The Kubernetes-native platform (v2).
The Package manager for Kubernetes.
The Kubernetes-native Service Broker.
The first user to register against Deis Workflow will automatically be given administrative privileges.
If you installed Deis on GKE or AWS, Deis automatically creates a load balancer for the cluster. To get the IP of this load balancer, run
kubectl --namespace=deis describe svc deis-router.
If you do not have an load balancer IP, the router automatically forwards traffic from a kubernetes node to the router. In this case, use the IP of a kubernetes node and the node port that routes to port 80 on the controller.
Deis requires a wildcard DNS record to dynamically map app names to the router. Instead of setting up DNS records, this example will use
nip.io. If your router IP is
126.96.36.199, its url will be
188.8.131.52.nip.io. The URL of the controller component will be
Use the controller url to register a user in the cluster.
$ deis register http://deis.184.108.40.206.nip.io username: admin password: password (confirm): email: firstname.lastname@example.org Registered admin Logged in as admin $ deis whoami You are admin at http://deis.220.127.116.11.nip.io
You have now registered your first user and you are ready to deploy an application.
Deis Workflow supports three different types of applications, Buildpacks, Dockerfiles and Docker Images. Our first application will be a simple Docker Image-based application, so you don't have to wrestle with checking out code.
deis create to create a new application on Deis Workflow. If you do not
specify a name for your application, Workflow automatically generates a
friendly (and sometimes funny) name.
$ deis create --no-remote Creating Application... done, created proper-barbecue If you want to add a git remote for this app later, use `deis git:remote -a proper-barbecue`
Our application has been created and named
proper-barbecue. As with the
deis hostname, any HTTP traffic to
proper-barbecue will be automatically
routed to your application pods by the edge router.
Let's use the CLI to tell the platform to deploy an application and then use curl to send a request to the app:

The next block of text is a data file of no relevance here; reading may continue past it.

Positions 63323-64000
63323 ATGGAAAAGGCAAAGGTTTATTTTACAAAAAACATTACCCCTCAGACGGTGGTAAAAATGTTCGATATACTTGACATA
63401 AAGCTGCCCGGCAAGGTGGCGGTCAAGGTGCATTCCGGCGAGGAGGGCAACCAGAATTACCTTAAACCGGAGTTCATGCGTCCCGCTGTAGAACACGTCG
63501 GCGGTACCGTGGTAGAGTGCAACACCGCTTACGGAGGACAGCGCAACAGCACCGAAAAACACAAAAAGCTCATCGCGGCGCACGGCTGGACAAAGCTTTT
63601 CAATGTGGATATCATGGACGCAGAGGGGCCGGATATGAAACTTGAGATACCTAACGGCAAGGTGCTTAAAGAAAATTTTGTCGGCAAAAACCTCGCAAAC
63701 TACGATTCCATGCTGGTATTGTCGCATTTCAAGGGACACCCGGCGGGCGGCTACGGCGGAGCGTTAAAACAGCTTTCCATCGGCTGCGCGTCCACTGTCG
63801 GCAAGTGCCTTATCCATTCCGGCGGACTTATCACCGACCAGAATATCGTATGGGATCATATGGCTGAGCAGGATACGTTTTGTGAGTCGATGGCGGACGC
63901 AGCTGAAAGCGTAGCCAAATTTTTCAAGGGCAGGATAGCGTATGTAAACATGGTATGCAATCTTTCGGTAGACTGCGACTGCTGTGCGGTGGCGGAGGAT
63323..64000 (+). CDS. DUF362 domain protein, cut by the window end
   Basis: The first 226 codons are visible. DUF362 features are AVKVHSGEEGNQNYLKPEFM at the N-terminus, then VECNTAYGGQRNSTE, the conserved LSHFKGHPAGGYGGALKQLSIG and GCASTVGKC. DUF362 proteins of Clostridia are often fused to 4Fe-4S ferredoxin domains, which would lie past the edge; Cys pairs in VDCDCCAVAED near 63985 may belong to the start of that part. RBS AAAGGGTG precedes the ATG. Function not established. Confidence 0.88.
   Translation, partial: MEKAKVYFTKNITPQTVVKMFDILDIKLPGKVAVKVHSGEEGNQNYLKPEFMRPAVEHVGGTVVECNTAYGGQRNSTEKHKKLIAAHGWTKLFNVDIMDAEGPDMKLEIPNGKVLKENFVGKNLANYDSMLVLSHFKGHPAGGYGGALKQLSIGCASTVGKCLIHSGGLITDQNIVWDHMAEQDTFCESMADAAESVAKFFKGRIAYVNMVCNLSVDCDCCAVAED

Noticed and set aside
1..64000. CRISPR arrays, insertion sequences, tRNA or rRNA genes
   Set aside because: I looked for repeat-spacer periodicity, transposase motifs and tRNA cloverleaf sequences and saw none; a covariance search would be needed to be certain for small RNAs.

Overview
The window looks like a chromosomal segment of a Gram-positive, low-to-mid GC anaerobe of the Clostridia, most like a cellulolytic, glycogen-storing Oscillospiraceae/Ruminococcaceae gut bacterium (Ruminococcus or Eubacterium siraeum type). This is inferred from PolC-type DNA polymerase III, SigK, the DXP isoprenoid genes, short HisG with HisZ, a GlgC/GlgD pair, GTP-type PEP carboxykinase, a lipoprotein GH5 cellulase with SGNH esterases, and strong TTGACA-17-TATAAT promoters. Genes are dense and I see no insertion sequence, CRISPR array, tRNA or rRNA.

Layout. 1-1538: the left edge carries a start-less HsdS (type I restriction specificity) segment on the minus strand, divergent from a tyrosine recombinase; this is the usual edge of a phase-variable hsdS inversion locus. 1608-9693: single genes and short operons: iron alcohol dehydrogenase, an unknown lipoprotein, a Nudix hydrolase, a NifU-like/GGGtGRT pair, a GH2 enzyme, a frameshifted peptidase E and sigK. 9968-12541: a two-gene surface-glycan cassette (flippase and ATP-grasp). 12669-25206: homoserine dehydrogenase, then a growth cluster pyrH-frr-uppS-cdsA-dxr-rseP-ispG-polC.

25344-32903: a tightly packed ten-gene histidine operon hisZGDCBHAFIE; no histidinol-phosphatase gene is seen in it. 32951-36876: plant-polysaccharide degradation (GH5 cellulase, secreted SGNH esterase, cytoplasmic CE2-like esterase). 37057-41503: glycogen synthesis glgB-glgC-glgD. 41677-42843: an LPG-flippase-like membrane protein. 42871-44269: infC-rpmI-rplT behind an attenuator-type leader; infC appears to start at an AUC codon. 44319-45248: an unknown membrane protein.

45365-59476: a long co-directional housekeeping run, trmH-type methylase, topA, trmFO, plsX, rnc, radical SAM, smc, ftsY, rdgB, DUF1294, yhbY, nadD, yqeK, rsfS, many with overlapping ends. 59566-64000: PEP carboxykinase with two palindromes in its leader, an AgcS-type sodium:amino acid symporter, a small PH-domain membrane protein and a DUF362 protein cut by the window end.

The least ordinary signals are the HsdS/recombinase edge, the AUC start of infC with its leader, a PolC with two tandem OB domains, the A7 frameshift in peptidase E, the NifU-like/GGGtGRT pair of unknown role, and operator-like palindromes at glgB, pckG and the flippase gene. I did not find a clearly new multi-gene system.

$ deis pull deis/example-go -a proper-barbecue Creating build... done $ curl http://proper-barbecue.18.104.22.168.nip.io Powered by Deis
If you see a 404 error, make sure you specified your application name with
Workflow's edge router knows all about application names and automatically
sends traffic to the right application. The router sends traffic for
proper-barbecue.22.214.171.124.nip.io to your app, just like
deis.126.96.36.199.nip.io was sent to the Workflow API service.
Next, let's change some configuration using the CLI. Our example app is built
to read configuration from the environment. By using
deis config:set we can
change how the application behaves:
$ deis config:set POWERED_BY="Docker Images + Kubernetes" -a proper-barbecue Creating config... done === proper-barbecue Config POWERED_BY Docker Images + Kubernetes
Behind the scenes, Workflow creates a new release for your application and uses Kubernetes to provide a zero-downtime rolling deploy to the new release!
Validate that our configuration change has worked:
$ curl http://proper-barbecue.188.8.131.52.nip.io Powered by Docker Images + Kubernetes
Last, let's scale our application by adding more application processes. Using the CLI you can easily add and remove additional processes to service requests:
$ deis scale cmd=2 -a proper-barbecue Scaling processes... but first, coffee! done in 36s === proper-barbecue Processes --- cmd: proper-barbecue-v18-cmd-rk644 up (v18) proper-barbecue-v18-cmd-0ag04 up (v18)
Congratulations! You have deployed, configured, and scaled your first application using Deis Workflow.
There is a lot more you can do with Deis Workflow, play around with the CLI:
deis rollback -a proper-barbecue
deis logs -a proper-barbecue